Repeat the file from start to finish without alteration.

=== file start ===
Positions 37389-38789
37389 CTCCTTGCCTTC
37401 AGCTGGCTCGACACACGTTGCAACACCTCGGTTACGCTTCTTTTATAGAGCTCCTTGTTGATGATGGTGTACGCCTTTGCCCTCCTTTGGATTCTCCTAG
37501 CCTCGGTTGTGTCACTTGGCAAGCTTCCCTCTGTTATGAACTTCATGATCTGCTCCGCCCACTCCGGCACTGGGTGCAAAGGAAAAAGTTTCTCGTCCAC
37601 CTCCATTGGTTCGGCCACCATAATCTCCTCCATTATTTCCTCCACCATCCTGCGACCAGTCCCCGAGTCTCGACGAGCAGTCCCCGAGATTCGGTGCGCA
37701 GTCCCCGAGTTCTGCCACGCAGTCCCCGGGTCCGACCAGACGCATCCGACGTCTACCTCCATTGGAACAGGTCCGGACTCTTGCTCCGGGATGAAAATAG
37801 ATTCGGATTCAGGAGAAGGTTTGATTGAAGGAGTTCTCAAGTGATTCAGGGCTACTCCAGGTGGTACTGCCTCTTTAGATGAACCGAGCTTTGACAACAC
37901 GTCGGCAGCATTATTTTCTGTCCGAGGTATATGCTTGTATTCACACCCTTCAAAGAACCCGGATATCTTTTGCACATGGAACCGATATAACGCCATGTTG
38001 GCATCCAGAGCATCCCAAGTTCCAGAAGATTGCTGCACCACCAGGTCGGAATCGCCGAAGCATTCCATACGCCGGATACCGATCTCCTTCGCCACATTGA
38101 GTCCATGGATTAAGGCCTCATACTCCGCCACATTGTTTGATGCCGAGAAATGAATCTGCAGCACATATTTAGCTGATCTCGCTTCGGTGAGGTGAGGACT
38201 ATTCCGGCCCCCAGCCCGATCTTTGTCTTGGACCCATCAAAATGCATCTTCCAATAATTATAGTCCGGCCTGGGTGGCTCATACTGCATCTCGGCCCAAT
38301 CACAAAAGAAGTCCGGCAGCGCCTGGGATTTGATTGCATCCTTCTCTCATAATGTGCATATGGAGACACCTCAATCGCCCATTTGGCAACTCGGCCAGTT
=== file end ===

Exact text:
Positions 37389-38789
37389 CTCCTTGCCTTC
37401 AGCTGGCTCGACACACGTTGCAACACCTCGGTTACGCTTCTTTTATAGAGCTCCTTGTTGATGATGGTGTACGCCTTTGCCCTCCTTTGGATTCTCCTAG
37501 CCTCGGTTGTGTCACTTGGCAAGCTTCCCTCTGTTATGAACTTCATGATCTGCTCCGCCCACTCCGGCACTGGGTGCAAAGGAAAAAGTTTCTCGTCCAC
37601 CTCCATTGGTTCGGCCACCATAATCTCCTCCATTATTTCCTCCACCATCCTGCGACCAGTCCCCGAGTCTCGACGAGCAGTCCCCGAGATTCGGTGCGCA
37701 GTCCCCGAGTTCTGCCACGCAGTCCCCGGGTCCGACCAGACGCATCCGACGTCTACCTCCATTGGAACAGGTCCGGACTCTTGCTCCGGGATGAAAATAG
37801 ATTCGGATTCAGGAGAAGGTTTGATTGAAGGAGTTCTCAAGTGATTCAGGGCTACTCCAGGTGGTACTGCCTCTTTAGATGAACCGAGCTTTGACAACAC
37901 GTCGGCAGCATTATTTTCTGTCCGAGGTATATGCTTGTATTCACACCCTTCAAAGAACCCGGATATCTTTTGCACATGGAACCGATATAACGCCATGTTG
38001 GCATCCAGAGCATCCCAAGTTCCAGAAGATTGCTGCACCACCAGGTCGGAATCGCCGAAGCATTCCATACGCCGGATACCGATCTCCTTCGCCACATTGA
38101 GTCCATGGATTAAGGCCTCATACTCCGCCACATTGTTTGATGCCGAGAAATGAATCTGCAGCACATATTTAGCTGATCTCGCTTCGGTGAGGTGAGGACT
38201 ATTCCGGCCCCCAGCCCGATCTTTGTCTTGGACCCATCAAAATGCATCTTCCAATAATTATAGTCCGGCCTGGGTGGCTCATACTGCATCTCGGCCCAAT
38301 CACAAAAGAAGTCCGGCAGCGCCTGGGATTTGATTGCATCCTTCTCTCATAATGTGCATATGGAGACACCTCAATCGCCCATTTGGCAACTCGGCCAGTT